Many doctors may be telling women to get another Pap test sooner than they need one, a new study suggests.
The study analyzed survey responses from more than 2,000 U.S. primary care physicians between 2006 and 2009. Doctors were asked when they would advise a woman between ages 30 and 60 to return for another Pap test (a screening test for cervical cancer) under different scenarios.
In most scenarios, doctors recommended that the woman return for another Pap test sooner than was advised by guidelines at the time.
For instance, in one scenario presented in the survey, a woman had a normal Pap test result and a negative test for human papillomavirus (HPV). Guidelines at the time said this woman could wait three years until her next Pap test.
But three-quarters of doctors surveyed said she should have another Pap less than three years later, with most saying she should return in one year.
The findings are troubling because more than 90 percent of U.S. women in this age group will have a normal Pap test and a negative HPV test, the researchers said. Moreover, newer guidelines now say women with a normal Pap test and negative HPV test could safely wait five years for their next test.
The new study did not examine why doctors often recommended the next Pap test too soon. But the phenomenon may be a "remnant of older way of thinking," on the part of both doctors and patients, said study researcher Dr. Mona Saraiya, of the Centers for Disease Control and Prevention. Older guidelines said that women should receive a Pap test every year.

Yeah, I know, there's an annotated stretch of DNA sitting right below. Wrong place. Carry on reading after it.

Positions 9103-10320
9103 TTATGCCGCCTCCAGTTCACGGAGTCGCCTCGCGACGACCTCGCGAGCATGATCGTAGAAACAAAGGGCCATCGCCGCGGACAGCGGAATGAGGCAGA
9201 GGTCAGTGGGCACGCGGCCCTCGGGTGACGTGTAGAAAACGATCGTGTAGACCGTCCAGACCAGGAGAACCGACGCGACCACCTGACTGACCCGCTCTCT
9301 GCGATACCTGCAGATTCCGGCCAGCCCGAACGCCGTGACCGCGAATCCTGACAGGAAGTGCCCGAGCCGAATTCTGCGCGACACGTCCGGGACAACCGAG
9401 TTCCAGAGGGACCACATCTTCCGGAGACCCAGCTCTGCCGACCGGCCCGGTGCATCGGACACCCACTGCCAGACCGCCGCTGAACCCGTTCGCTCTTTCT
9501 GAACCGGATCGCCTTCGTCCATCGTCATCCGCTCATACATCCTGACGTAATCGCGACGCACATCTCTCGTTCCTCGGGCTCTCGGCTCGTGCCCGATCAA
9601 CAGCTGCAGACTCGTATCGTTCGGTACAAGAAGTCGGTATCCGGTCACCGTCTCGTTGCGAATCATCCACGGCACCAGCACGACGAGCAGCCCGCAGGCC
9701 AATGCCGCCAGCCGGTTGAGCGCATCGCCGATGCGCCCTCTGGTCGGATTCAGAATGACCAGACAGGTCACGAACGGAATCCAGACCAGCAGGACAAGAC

Currently, the U.S. Preventive Services Task Force recommends that women start cervical cancer screening at age 21, and undergo screening every three years until age 65. At age 30, women can choose to lengthen the screening interval (up to five years) if they receive the HPV test as well.
The new results suggest that extending the amount of time in between screening tests can be a challenge, Saraiya said. In fact, studies on prostate cancer screening suggest that, once a screening recommendation is made, it's hard to "undo" it.
However, Saraiya said she is optimistic about the future of cervical cancer screening. While past screening guidelines from several major organizations differed, now most doctors' groups are in agreement, Saraiya said. This agreement could make it easier for doctors to extend the interval between screenings.
Screening for cervical cancer too frequently can cause harm because doctors may end up testing for and treating precancerous lesions that would have gone away on their own.
In a commentary accompanying the study, Dr. Michael L. LeFevre, of the University of Missouri, said that getting physicians to do less testing is often difficult, because physicians and the public have a tendency to believe that "more care is always better than less."
The current study did not assess doctors' adherence to the newer guidelines, so more research is needed to examine whether doctors' recommendations have changed in recent years.
The study is published online April 8 in the journal JAMA Internal Medicine.
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